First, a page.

Crews to turn I-29 into levee - KSFY News - Sioux Falls, SD News, Weather, Sports

Crews to turn I-29 into levee

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ELK POINT, S.D. (AP) - South Dakota Gov. Dennis Daugaard says crews will turn an Interstate 29 exchange bridge into a makeshift levee in an effort to protect much of the town of North Sioux City from flooding from the Big Sioux River.
    
But the governor says water from the crest expected sometime between Thursday and Saturday will likely spill into the neighborhood of McCook Lake, an area of North Sioux City of about 300 to 400 homes. It's not yet known how high the levels will rise, but some homes are expected to be damaged.
    
Daugaard says crews will close Exit 4 and begin constructing a levee by sandbagging the highway's four lanes and plugging the underpass. Northbound and southbound traffic will be diverted.
    
A meeting for residents is planned for Wednesday evening.

Gov. Dennis Daugaard activated more than 120 Soldiers today from the South Dakota National Guard to assist the state in flood response operations in southeast South Dakota.More than 120 Soldiers from the Guard have been assigned to assist state and local emergency management officials in response to the rise in water levels along the Big Sioux River.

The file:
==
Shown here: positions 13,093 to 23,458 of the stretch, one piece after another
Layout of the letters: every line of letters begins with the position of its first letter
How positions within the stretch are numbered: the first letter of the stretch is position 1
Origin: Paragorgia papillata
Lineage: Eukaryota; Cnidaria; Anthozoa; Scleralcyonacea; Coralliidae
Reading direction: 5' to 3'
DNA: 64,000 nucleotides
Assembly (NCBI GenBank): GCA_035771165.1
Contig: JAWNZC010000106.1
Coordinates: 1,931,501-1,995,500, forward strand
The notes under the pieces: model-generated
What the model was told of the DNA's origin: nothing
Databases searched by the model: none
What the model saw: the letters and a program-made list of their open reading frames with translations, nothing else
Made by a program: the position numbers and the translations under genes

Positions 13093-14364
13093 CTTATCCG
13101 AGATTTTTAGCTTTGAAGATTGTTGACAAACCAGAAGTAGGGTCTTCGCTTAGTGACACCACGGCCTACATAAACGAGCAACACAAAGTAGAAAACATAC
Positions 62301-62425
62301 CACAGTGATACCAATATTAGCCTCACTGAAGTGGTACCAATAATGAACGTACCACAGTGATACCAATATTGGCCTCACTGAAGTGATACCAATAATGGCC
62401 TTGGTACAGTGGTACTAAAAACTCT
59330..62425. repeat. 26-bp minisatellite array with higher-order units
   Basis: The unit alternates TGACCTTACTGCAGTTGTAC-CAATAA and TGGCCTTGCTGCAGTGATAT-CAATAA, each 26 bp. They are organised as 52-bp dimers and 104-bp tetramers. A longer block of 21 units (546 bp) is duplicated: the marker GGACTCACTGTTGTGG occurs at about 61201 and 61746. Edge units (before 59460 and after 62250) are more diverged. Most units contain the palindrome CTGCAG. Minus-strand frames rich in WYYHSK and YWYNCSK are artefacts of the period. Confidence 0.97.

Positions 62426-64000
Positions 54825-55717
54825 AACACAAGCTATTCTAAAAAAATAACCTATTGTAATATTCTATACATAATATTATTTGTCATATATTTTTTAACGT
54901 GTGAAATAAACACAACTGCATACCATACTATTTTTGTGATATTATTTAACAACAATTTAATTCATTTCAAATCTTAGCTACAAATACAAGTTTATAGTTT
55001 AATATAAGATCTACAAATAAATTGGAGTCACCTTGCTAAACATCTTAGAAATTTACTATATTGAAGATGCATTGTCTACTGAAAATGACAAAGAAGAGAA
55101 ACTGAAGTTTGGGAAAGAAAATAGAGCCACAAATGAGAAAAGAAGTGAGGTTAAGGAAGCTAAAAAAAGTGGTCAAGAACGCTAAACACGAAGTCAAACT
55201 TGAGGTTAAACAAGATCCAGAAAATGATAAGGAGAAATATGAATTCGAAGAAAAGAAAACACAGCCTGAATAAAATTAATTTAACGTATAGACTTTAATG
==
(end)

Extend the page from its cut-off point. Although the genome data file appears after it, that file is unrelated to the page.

The SDNG is currently moving personnel, dump trucks and support equipment to Union County to assist with levee construction. If required, the Guard may also help with rescue and evacuation, sandbagging and traffic control missions as well.

Gov. Daugaard declared a state of emergency and opened the State Emergency Operations Center early Tuesday morning. The EOC has been working with SDNG officials to coordinate appropriate levels of response.

"The South Dakota National Guard is always willing to support our state in response to emergencies such as this," said Maj. Gen Tim Reisch, adjutant general of the SDNG. "In fact, it's one of the missions we're most proud of."

The SDNG responded to flooding in the Pierre/Fort Pierre and Dakota Dunes areas during the summer of 2011 with more than 1,900 Soldiers and Airmen providing personnel and resources for filling, transporting and distributing sandbags, levee construction, providing security and operating traffic control points, as well as helping stranded citizens threatened by flood waters.
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